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Compagnie Française de l'Afrique Occidentale (Shipping company, France)

Last modified: 2013-07-27 by ivan sache
Keywords: compagnie francaise de l'afrique occidentale | letters: cfao (black) |
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[Flag of CFAO]

House flag of CFAO - Image by Ivan Sache, 10 February 2004

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History of CFAO

In 1863, Charles-Auguste Verminck (1827-1913) and Antoine Rouvier purchased from Bazin SS Charles-Martel and opened a line Marseilles-New York. The ship was lost in October 1863. The shipowners then attempted to open a line to Central America, but were unsuccessful. They redirected their activity to the African coast, where they opened trade posts. Rouvier withdrew from business and Verminck opened in 1877 a scheduled line Marseilles-Senegal-Guinea-Sierra Leone with SS Foulah, a new cargo ship bought in England. The company was renamed Compagnie du Sénégal and new ships were bought, SS Mandingue (1880), SS Falabah (1883) and SS Yorouba (1883).

In 1887, the company was renamed Compagnie Française de l'Afrique Occidentale. In order to replace the obsolete MS Foulah, the company bought in 1902 the cargo-passenger ship MS Bambara. On 29 March 1903, MS Bambara went down with all hands 60 miles off the islet of Planier, near Marseilles. The sinking was probably caused by the explosion of a powder cargo. The CFAO then chartered ships from Greece and its big rival Paquet.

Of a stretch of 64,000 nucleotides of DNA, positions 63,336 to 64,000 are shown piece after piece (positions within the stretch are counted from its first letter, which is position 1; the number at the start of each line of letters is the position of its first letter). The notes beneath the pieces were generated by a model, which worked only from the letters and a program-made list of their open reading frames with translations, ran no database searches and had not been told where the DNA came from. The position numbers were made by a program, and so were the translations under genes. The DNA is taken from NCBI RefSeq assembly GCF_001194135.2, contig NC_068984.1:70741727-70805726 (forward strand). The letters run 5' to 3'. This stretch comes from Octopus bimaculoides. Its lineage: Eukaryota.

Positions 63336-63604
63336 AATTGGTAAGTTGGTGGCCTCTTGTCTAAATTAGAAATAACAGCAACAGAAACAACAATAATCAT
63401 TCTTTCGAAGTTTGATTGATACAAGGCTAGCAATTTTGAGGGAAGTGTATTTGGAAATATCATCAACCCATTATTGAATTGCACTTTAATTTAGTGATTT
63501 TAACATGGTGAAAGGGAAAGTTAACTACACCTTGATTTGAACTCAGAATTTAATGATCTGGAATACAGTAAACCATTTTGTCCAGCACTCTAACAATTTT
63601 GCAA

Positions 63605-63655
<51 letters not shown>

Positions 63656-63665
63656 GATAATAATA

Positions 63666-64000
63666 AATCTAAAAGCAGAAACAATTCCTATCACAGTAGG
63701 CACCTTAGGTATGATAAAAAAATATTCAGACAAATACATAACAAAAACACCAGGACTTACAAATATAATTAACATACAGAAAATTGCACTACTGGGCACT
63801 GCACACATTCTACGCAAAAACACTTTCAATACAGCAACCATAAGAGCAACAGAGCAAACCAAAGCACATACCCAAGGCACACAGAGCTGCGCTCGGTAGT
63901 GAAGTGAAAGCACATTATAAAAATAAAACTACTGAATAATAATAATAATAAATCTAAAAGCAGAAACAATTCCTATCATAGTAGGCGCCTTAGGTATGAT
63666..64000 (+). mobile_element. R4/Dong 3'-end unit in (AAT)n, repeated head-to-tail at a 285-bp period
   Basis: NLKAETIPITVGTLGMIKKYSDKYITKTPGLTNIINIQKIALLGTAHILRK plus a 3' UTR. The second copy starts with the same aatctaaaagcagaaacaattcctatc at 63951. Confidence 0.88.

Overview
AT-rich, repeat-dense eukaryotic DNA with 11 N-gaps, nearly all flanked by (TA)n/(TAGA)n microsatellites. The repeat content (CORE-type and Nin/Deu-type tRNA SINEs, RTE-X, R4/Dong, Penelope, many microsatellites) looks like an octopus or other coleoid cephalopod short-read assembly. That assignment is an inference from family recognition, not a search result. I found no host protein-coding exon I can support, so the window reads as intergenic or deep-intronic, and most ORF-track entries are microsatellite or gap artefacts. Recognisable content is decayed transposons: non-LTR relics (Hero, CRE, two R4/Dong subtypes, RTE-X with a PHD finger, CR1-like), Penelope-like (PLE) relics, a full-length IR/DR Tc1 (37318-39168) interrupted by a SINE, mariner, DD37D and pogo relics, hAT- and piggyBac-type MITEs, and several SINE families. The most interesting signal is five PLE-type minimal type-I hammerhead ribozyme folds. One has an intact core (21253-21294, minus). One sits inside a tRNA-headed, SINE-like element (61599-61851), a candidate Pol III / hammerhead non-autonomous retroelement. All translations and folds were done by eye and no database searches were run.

After the First World War, the CFAO operated a fleet of station ships in Saint-Louis (Senegal), Conakry (Guinea), Pointe-Noire (Congo) etc. and managed its trade posts.

Source: Paul Bois. Armements marseillais - Compagnies de navigation et navires à vapeur (1831-1988), published by the Chamber of Commerce and Industry Marseille-Provence [boi03].

Charles-Auguste Verminck was of Belgian origin. Aged 16, he left Marseilles for Senegal. He set up his own business and went into partnership with Antoine Rouvier.
Both associates chartered sailing ships, imported oleaginous fruits (mostly groundnuts) and founded the first French establishments in Senegal, Gambia and Sierra Leone.

In 1862, Verminck opened an oil factory in Marseilles; in 1873, he owned the biggest sailing ship fleet in Marseilles. His company, the Compagnie du Sénégal et de la Côte Occidentale d'Afrique was founded in 1881, operating two steamships and four sailing ships in Marseilles and 20 coastal ships in Africa. The company was renamed CFAO in 1887, and presided by Verminck's son-in-law Frédéric Bohn.

In 1879, Verminck funded the Zweifel and Moustier's expedition aimed to discover the sources of the river Niger. He was awarded a golden medal by the Société de Géographie de Marseille in 1880.

Source: Pierre Guiral & Félix Reynaud (Eds.). Les Marseillais dans l'histoire, Privat (Toulouse, 1988)

Ivan Sache, 25 January 2005

House flag of CFAO

P. Bois [boi03] shows the house flag of CFAO as white with the black letters CFAO.

Ivan Sache, 10 February 2004